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Longstreet Highroad Guide to the Florida Keys & Everglades

By Rick Ferren

Design by Lenz, Inc. Decatur, Georgia.

Florida Keys & Everglades > Sidebars > Nature's Underwater Rainbows

Nature's Underwater Rainbows

Why do tropical fish come in so many iridescent colors? The answer is different for each species. Spanish hogfish and other members of the Wrasse family use their stripes and brilliant hues to signal larger fish to come to be cleaned of parasites and dead tissue. In return the "cleaners" get a free meal. Multicolored bars, stripes, and splotches blur the outline of sergeant majors (Abudefduf saxatilis), foureye butterflyfish (Chaetodon capistratus), spotfin butterflyfish (Chaetodon capistratus), rock beauty, and spotlight parrotfish (Sparisoma viride) making them difficult for predators to see against the coral reef's complex background.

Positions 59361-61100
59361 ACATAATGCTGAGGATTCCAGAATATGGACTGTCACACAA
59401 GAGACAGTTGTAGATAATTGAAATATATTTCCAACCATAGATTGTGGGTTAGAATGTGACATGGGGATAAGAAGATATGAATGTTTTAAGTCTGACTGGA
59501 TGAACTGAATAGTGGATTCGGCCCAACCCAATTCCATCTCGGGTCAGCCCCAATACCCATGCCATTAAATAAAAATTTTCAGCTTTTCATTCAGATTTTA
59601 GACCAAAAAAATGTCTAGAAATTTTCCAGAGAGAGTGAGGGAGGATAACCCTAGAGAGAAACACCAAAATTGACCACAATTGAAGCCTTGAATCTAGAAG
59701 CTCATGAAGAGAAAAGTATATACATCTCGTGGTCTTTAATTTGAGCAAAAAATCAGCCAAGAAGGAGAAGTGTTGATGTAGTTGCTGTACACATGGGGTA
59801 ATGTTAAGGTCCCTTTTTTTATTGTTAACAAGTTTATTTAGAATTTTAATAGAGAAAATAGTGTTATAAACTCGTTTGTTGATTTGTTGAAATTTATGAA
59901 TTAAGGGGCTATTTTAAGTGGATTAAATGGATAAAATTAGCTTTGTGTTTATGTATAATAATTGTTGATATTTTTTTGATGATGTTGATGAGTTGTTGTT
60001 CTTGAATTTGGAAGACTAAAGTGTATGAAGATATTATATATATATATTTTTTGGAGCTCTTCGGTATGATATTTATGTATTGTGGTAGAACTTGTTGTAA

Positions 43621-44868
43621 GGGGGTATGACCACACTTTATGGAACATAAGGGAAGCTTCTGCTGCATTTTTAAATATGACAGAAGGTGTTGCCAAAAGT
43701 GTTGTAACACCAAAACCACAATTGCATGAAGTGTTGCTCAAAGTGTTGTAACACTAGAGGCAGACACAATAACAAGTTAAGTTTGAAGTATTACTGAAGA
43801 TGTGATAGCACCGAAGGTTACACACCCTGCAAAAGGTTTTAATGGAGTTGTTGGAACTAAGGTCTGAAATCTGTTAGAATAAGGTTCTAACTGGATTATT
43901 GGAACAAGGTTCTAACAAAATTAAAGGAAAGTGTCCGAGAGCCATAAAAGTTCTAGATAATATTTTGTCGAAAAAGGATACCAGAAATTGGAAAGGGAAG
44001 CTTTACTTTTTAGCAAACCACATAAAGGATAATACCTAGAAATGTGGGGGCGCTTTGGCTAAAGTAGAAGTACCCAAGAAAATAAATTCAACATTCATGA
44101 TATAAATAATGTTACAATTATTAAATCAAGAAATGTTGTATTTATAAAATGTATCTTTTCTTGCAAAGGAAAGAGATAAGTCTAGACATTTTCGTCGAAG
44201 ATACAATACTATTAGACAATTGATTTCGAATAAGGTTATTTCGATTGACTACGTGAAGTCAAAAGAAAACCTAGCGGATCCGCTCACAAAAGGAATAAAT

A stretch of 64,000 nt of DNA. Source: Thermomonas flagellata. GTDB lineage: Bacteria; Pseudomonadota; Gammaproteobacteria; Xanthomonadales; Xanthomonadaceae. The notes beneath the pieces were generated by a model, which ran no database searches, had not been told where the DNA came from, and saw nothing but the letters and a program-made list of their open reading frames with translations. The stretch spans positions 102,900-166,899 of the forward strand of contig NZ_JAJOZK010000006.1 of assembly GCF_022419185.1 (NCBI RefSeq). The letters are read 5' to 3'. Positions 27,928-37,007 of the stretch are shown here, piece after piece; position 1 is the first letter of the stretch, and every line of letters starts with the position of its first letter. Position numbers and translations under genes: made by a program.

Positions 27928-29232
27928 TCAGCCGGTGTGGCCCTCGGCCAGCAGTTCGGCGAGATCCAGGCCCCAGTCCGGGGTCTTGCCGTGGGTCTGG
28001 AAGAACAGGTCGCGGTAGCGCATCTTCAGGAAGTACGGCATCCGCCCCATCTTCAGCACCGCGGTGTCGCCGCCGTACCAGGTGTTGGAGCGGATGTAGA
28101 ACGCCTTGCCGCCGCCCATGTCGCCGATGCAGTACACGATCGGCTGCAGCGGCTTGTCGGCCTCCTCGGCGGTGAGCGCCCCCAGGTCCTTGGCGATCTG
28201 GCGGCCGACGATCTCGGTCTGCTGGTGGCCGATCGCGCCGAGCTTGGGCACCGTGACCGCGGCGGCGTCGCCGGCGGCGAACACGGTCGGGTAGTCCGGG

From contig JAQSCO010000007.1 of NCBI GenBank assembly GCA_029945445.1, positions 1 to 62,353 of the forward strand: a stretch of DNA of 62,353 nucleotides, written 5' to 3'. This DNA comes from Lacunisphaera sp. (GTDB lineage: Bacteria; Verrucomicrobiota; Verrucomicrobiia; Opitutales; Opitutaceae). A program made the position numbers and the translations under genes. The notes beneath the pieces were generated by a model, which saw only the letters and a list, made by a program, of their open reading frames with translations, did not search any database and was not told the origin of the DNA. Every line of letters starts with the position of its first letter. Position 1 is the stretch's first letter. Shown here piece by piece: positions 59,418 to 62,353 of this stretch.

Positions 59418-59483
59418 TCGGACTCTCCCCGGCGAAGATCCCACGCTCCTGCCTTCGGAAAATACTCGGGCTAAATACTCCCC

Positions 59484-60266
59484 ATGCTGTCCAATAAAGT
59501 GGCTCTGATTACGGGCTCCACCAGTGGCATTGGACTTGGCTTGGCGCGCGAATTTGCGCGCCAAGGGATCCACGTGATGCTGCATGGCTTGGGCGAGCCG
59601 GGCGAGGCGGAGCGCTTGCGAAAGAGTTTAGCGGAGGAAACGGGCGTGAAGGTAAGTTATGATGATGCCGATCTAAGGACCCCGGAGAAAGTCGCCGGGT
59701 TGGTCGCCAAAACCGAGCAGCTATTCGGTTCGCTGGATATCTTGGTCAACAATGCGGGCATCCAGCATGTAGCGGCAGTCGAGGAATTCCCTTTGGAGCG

Some fish can change colors at night, to conceal themselves from nocturnal predators. The moray eel blends imperceptibly with the reefs, catching unwary fish with its vise-like jaws and needle-sharp teeth.

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Published (print): 1999, Published (Web): January 2003, ISBN: 1-56352-543-7
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